Safe coffers open up to new players
The financial constraints of the global economic crisis have led African pension funds to supply domestic capital for a burgeoning African private equity industry. In these tougher times, the continent’s private equity firms have been keeping close to home rather than raising funds from large international institutional investors. The interest has come from both directions, and the Development Bank of Southern Africa has been running over-subscribed seminars for pension-fund trustees on investing in private equity, according to Gloria Mamba, head of its private equity unit.
“The balance has shifted because, particularly in private equity, it’s been so extraordinarily hard to raise money,” says Jonathan Berman, managing director of Fieldstone Private Capital Group, an investment-banking firm in Johannesburg. “We have seen a lot of interest from funds, in places like South Africa and Botswana, but decision-making is still quite hard to come by.” ?
Pension funds traditionally invest in low-risk asset classes: real estate, government treasuries, money markets, and listed and fixed-income securities. The amount they can spend on ‘alternative assets’, the class under which private equity falls, is often limited.
Surplus capital ?
The problem for the pension funds is not one of liquidity, but quite the opposite. Investors have a surplus of domestic capital, largely because of the lack of suitable domestic instruments that meet their often very conservative criteria. There are now signs in some countries that regulation may be beginning to loosen. In Botswana, the Botswana Public Officers Pension Fund is planning to break down the money it allocates to alternative assets into dedicated amounts for private equity, hedge funds and real estate. In Namibia, the government has ordered pension funds and life insurers to invest 5% of their assets in greenfield projects or start-up companies within the country by January 2010.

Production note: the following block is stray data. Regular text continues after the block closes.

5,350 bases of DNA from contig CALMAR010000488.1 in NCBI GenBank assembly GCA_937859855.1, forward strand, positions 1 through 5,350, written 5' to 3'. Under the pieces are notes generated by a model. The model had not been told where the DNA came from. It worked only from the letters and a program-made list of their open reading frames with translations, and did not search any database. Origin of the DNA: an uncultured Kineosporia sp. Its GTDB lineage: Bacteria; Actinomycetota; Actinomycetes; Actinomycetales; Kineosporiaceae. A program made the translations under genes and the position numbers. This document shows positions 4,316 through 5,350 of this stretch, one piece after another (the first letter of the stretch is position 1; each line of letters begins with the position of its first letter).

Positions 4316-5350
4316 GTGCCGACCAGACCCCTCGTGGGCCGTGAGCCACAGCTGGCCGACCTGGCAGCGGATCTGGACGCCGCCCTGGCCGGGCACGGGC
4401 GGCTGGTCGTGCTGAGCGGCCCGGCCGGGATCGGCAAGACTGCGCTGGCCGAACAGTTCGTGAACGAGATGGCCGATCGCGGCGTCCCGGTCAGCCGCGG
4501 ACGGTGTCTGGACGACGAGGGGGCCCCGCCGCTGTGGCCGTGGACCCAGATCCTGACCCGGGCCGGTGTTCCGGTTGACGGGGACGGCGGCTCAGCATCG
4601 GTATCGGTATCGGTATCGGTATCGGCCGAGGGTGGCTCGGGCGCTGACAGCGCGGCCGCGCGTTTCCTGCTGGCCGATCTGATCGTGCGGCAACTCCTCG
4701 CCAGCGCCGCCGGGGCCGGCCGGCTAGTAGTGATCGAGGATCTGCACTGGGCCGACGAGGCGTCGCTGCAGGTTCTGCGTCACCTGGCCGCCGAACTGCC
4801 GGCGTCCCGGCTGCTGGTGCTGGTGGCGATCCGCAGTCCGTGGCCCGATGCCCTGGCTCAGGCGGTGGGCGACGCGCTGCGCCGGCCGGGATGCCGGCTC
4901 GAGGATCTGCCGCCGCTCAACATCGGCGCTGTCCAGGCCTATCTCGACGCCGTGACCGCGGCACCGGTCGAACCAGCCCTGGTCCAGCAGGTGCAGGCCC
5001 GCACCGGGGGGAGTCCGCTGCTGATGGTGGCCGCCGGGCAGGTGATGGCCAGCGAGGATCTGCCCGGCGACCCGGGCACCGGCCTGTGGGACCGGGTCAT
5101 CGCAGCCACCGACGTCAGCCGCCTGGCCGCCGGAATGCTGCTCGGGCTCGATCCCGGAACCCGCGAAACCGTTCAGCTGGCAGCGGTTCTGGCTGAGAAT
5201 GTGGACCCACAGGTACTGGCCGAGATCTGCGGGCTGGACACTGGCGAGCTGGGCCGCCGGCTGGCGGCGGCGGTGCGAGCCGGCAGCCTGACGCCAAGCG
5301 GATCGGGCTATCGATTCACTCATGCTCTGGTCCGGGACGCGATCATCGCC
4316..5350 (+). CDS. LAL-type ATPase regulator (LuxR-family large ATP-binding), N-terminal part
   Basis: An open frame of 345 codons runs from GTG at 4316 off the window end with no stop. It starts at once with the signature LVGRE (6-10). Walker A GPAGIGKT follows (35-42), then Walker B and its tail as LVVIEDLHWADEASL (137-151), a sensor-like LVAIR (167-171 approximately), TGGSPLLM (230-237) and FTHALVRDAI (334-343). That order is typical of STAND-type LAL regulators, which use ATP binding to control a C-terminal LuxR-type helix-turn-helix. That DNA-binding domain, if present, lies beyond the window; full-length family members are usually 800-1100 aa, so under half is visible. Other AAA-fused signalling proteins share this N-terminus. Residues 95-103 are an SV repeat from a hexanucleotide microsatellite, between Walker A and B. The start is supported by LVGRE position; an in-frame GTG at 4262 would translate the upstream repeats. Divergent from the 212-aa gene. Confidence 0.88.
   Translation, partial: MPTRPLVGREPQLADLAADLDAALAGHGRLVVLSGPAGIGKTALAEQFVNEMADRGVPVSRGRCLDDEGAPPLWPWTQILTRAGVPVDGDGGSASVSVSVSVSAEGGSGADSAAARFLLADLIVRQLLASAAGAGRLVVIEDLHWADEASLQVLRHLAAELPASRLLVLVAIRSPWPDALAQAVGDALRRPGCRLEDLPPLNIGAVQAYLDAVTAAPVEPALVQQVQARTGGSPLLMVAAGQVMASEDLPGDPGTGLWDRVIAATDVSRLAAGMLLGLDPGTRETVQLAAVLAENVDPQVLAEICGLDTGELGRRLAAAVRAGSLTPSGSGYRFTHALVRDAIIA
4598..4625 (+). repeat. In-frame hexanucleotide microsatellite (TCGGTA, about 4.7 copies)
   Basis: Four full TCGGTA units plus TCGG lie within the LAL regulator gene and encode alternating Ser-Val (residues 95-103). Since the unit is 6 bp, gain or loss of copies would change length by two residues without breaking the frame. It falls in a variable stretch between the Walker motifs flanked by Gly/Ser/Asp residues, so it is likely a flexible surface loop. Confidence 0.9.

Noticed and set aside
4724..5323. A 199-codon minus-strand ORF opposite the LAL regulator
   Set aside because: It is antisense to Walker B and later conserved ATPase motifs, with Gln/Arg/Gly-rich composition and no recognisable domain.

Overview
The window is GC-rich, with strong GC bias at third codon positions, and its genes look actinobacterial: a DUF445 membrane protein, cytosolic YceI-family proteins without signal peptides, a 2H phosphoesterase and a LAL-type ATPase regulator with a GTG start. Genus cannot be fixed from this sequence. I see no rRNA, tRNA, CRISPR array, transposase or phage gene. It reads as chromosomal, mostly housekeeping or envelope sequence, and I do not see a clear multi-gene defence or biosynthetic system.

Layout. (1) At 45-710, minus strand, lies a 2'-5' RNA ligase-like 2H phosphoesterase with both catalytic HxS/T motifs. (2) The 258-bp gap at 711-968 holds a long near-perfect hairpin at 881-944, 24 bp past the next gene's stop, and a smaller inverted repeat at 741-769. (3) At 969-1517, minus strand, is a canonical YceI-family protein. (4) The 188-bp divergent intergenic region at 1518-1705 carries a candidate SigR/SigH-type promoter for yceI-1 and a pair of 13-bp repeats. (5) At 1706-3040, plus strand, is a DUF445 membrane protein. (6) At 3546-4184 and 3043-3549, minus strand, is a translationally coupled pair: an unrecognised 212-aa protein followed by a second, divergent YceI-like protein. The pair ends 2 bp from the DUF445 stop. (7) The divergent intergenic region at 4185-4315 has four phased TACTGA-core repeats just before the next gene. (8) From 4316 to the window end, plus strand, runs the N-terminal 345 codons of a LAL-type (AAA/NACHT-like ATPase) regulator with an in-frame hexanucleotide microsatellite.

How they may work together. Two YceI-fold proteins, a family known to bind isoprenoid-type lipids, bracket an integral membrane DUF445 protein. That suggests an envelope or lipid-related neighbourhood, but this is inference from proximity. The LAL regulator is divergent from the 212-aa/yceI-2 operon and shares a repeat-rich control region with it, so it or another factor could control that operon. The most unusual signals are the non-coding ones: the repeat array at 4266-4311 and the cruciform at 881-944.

South Africa is easing limits on the amounts institutional investors can invest outside the country – starting with a rise in the foreign exposure limit for pension funds from 15 to 20%. As a result, Eskom Pension and Provident Fund, which already has three Sub-Saharan Africa asset managers, is beginning to look for more.
South African institutional investors are involved in domestic development, particularly in infrastructure, which can offer regular long-term cash flows. In Gauteng Province, the Gautrain rail link has teamed up with insurer Old Mutual, while pension funds sit alongside government as investors in the Gauteng Fund, a development fund for the province, according to its chief executive, Sulanji Siwale. There are examples to follow from Asia on how institutional money can be harnessed: in the early 1990s, Malaysia actively encouraged pension funds to get involved in infrastructure finance and helped finance a private infrastructure boom.
In Nigeria, the onus is now on fund-raisers to provide investment opportunities with the right risk profile for cautious institutional investors, says Solomon Asamoah, chief investment officer at the Africa Finance Corporation. “That’s really the challenge now, to find instruments outside of their borders, in the continent, that have the right risk profile, because they’re very risk-averse.”
Whether signs of an economic recovery and a renewed interest from US, European and Asian investors in Sub-Saharan Africa will result in a reversion to former habits is too early to tell, but as GDP and life expectancy in Africa increase, so too will the number of pension-holders. Those countries that have created the right framework through which the money can be invested, both domestically and within the continent, will reap the rewards. l??37%??of South African private equity firms said they would raise new capital domestically in a confidence survey for the first three months of 2009